ANAHEIM, Calif. -- In a matchup of the top two contenders for the American League Most Valuable Player Award, Shohei Ohtani came up with the biggest hit of the night.
The reigning AL MVP became the first player in major league history to hit 30 home runs and record 10 pitching wins in the same season as the Los Angeles Angels rallied for a 3-2 victory over the New York Yankees on Wednesday.
"In a game like this, with these fans and the way the stadium was, one of the stars was going to rise right there, and Shohei got a good one," Angels interim manager Phil Nevin said.
Ohtani's three-run shot to center off a 97.9 mph fastball by Gerrit Cole (10-7) in the sixth put the Angels on top after they had been held to two hits the first five innings. It was the third time in the past four games he went deep.
The Japanese two-way phenom went 5-for-12 with two homers and five RBIs in the three-game series against the Yankees and AL MVP favorite Aaron Judge.
"It definitely leads to motivation for me to do better. I mean trying to go for that hardware," Ohtani said through interpreter Ippei Mizuhara of the matchup against Judge. "It's something that I think about for the most part, but I try to take it game by game and then count it all up."
Judge was hitless in two at-bats but drew two walks after going 4-for-7 with two homers and four RBIs the first two games.
Ohtani nearly connected for a two-run shot in the first inning before center fielder Aaron Hicks jumped up at the wall to snag it. After David Fletcher's infield single in the sixth and Mike Trout getting aboard when Yankees shortstop Isiah Kiner-Falefa booted a grounder, Ohtani got all Cole's pitch on a 2-0 count to clear the bases.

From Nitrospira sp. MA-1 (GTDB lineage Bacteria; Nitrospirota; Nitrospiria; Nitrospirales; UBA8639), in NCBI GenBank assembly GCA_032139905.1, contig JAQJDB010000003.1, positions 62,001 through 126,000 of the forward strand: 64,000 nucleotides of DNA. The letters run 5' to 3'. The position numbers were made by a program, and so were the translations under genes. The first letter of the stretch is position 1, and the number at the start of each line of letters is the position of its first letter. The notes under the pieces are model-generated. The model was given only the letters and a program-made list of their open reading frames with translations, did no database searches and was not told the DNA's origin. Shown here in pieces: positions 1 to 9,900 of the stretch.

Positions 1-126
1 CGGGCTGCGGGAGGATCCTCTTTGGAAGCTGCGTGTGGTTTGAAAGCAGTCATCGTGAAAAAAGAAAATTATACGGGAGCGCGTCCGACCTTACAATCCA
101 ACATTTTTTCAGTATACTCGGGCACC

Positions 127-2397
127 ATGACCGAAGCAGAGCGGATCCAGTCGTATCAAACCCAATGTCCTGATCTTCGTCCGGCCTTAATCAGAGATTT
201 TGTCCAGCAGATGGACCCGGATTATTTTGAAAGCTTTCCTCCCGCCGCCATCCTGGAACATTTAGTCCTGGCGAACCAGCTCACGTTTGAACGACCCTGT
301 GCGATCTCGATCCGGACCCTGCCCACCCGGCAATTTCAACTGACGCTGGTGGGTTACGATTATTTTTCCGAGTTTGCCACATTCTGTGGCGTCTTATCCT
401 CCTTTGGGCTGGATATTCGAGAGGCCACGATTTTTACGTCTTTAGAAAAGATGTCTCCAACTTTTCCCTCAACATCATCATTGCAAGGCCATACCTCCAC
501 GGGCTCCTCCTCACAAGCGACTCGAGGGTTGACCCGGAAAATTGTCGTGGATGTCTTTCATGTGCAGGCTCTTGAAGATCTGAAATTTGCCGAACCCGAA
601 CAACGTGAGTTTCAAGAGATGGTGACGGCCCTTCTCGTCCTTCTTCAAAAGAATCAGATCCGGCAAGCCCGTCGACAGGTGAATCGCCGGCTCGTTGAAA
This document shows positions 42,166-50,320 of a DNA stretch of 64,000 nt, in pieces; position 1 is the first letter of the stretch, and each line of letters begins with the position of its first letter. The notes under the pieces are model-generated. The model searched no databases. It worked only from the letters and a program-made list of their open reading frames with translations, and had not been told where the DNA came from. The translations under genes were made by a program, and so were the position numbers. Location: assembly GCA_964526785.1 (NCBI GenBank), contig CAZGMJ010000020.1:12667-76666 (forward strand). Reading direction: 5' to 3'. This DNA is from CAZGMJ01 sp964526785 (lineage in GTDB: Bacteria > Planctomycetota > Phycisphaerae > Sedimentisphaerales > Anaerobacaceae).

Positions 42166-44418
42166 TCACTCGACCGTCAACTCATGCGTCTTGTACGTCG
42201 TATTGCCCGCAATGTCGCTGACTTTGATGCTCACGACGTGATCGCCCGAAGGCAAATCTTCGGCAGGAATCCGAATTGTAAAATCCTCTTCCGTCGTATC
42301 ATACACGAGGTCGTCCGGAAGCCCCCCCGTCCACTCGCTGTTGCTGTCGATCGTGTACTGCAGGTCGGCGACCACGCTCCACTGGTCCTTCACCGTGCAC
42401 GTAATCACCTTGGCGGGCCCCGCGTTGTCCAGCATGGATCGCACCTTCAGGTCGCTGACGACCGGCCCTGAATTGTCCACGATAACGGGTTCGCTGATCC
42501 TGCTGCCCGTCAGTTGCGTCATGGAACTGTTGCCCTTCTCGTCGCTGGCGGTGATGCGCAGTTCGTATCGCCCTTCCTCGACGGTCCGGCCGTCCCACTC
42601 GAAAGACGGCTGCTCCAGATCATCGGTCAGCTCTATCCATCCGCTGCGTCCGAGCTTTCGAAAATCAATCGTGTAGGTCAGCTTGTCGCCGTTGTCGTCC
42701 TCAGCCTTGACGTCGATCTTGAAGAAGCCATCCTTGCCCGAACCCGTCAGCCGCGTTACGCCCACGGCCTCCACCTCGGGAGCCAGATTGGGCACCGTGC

"Probably the worst fastball of the night. Terrible spot," said Cole, who went seven innings and allowed three runs (two earned) and six hits with four strikeouts. "I was trying to go away. I wasn't trying to give in there either. Just a bad miss."
Ohtani, who is also the first Japanese-born player to hit at least 30 home runs in consecutive seasons, pumped his fist while rounding first base.
"I just missed it on my first at-bat. I wanted that next opportunity," Ohtani said. "Luckily Trout got on with that error and I was happy to be able to come through."
The Yankees were held to three hits, and had none after the fifth inning but still had a chance in the ninth. Jimmy Herget walked Judge and Giancarlo Stanton to lead off the ninth but struck out Josh Donaldson and Gleyber Torres before Oswaldo Cabrera grounded out to shortstop Andrew Velazquez to end the game. Herget got his fifth save for the Angels, who have won five of their past six.
Patrick Sandoval (5-9) struck out seven and allowed two runs in seven innings to win for the second time in his past three starts.
Cole, who grew up in nearby Newport Beach, had a seven-game winning streak against his boyhood team snapped and lost for the first time in six career starts at Angel Stadium.
"Tough one. It was a pitchers duel and a mistake costs us," Yankees manager Aaron Boone said.
The Yankees had only one hit the first four innings before breaking through in the fifth. Donaldson led off with a double down the left-field line, advanced to third on a wild pitch and scored when Gleyber Torres lined a double into the right-field gap.
Hicks' sky-high sacrifice fly deep to left field brought in Torres to make it 2-0.